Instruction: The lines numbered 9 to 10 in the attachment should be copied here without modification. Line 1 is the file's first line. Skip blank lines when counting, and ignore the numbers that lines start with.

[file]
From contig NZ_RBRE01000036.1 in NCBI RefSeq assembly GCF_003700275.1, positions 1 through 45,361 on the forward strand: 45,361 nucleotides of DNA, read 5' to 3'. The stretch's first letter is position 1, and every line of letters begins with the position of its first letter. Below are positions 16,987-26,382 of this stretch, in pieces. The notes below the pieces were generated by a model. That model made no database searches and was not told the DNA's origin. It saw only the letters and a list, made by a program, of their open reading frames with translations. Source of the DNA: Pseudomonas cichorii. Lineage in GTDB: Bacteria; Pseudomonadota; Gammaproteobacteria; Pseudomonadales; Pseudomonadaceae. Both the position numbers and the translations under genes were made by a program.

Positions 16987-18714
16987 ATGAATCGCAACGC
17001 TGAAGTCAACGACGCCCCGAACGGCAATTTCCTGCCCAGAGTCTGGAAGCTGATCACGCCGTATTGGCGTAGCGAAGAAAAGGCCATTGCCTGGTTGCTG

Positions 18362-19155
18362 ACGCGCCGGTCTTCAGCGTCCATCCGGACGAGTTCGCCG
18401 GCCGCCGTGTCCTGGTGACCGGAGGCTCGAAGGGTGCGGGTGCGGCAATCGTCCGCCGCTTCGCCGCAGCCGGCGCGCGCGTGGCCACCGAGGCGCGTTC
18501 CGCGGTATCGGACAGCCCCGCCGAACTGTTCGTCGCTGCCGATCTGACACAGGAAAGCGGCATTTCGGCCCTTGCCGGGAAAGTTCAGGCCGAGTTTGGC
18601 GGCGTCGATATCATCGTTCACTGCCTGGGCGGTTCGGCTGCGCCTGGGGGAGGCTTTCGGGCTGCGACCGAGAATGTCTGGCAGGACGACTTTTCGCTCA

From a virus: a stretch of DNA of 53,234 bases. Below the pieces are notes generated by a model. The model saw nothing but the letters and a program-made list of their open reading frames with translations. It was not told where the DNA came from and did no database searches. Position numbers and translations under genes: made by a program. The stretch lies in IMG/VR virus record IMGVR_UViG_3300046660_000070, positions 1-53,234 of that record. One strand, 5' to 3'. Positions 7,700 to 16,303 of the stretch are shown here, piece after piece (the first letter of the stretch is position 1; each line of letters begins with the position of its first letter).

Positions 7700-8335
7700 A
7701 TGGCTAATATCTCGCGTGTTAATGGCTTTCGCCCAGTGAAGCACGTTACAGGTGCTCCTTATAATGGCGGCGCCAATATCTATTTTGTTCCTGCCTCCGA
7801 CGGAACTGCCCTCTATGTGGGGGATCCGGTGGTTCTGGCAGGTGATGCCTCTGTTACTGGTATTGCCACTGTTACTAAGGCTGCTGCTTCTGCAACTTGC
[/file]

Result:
18601 GGCGTCGATATCATCGTTCACTGCCTGGGCGGTTCGGCTGCGCCTGGGGGAGGCTTTCGGGCTGCGACCGAGAATGTCTGGCAGGACGACTTTTCGCTCA

From a virus: a stretch of DNA of 53,234 bases. Below the pieces are notes generated by a model. The model saw nothing but the letters and a program-made list of their open reading frames with translations. It was not told where the DNA came from and did no database searches. Position numbers and translations under genes: made by a program. The stretch lies in IMG/VR virus record IMGVR_UViG_3300046660_000070, positions 1-53,234 of that record. One strand, 5' to 3'. Positions 7,700 to 16,303 of the stretch are shown here, piece after piece (the first letter of the stretch is position 1; each line of letters begins with the position of its first letter).